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It all started with a 1965 Reader's Digest article.

That's when 11-year-old Rick Lagina read about and became enchanted with a mysterious place called Oak Island. A 140-acre stretch of land in Nova Scotia, Canada, the island is believed to possess a hidden treasure that has eluded prospectors for more than 200 years.

The Kingsford, Mich., native's obsession with the island lives on and can be followed on the History channel reality series "The Curse of Oak Island." On the show, which kicks off its second season Tuesday, Lagina and his younger brother, Marty, doggedly attempt to uncover the cache while solving the geographical and historical riddles that have fascinated and perplexed a great a number of people over time, including President Franklin Delano Roosevelt.

The Laginas own the controlling interest of Oak Island Tours, the company the island belongs to, but have very different objectives. Rick, a retired U.S. postal worker, is determined to find the treasure. But Marty, an energy businessman and millionaire who is bankrolling the project, hopes to turn Oak Island into a tourist destination.

"We've made some progress and found some interesting things," said Rick Lagina from his home in Kingsford during a recent phone interview. "But Oak Island is rather stubborn in giving up information. So have we completely solved it? No. Have we made some headway? Yes, we have. So we're still in it and still committed."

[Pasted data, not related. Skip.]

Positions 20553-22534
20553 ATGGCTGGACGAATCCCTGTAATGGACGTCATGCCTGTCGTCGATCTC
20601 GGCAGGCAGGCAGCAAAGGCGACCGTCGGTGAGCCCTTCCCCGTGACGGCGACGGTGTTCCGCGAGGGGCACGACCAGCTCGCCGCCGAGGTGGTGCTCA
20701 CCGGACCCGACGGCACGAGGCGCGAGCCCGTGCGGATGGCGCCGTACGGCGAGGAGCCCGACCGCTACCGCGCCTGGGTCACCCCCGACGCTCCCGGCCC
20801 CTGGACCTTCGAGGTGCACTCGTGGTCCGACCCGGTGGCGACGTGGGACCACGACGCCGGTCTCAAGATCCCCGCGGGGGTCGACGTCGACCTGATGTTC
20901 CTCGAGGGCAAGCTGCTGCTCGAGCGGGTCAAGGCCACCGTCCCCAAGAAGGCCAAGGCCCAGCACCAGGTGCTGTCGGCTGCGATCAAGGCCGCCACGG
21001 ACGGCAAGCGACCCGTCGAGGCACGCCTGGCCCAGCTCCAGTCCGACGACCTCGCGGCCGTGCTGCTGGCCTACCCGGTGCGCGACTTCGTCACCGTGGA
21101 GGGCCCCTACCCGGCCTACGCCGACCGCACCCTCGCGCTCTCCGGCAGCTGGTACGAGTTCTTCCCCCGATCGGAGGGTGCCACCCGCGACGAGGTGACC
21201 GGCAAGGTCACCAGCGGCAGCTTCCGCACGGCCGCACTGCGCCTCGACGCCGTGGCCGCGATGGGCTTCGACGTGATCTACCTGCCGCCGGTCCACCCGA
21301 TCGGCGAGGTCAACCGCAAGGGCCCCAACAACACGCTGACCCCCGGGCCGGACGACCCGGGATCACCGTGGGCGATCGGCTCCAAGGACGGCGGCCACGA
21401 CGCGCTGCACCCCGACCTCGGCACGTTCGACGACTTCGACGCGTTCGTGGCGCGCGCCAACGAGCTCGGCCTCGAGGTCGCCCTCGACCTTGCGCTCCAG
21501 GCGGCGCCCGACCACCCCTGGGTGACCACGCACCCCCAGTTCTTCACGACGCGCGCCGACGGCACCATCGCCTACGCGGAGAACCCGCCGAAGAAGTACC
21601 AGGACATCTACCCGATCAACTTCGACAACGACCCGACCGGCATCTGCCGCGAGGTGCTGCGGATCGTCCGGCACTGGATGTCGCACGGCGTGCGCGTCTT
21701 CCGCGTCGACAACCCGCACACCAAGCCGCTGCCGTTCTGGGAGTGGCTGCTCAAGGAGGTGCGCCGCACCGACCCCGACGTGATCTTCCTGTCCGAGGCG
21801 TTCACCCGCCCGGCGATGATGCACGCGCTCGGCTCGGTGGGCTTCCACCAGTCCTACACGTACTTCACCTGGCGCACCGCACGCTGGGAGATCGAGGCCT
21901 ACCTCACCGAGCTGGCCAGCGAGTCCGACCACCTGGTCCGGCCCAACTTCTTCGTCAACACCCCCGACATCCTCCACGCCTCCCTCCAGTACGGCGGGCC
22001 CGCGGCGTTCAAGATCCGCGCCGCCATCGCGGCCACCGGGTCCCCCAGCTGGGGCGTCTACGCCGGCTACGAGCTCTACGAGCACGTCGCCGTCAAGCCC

In season one, the Laginas uncovered a coin dating back to the 1600s and this time, the discoveries could be even greater — or that is at least what the brothers hope.

"President Roosevelt was enamored with the island his whole life," Marty Lagina said. "We have letters from him. People who get hooked on it just never quit and the island seems to give you just enough to keep you going."

But where Rick is blindly devoted and in it for the long haul, Marty said he is setting a limit on how long he will pursue this dream. Perhaps Oak Island's mystical charms will keep him invested.

"My brother doesn't believe in the paranormal," Rick Lagina said. "I tend not to be dismissive of things I don't understand. But strange things happen on that island, some of which we get to explain."

It is the Laginas adventures and misadventures that draws viewers and have Kingsford residents rooting for the two Yoopers.

"They root for us even though I'm a troll now because I live in Traverse City," Marty Lagina said with a laugh. "That's what Yoopers affectionately call people who live in Lower Michigan. We live under the bridge, so we're trolls."

Rick Lagina said Kingsford support runs deep. "It's not just two local boys trying to figure out this mystery," he said. "It's that the mystery does actually captivate people."

'The Curse of Oak Island'

9 p.m. Today

History

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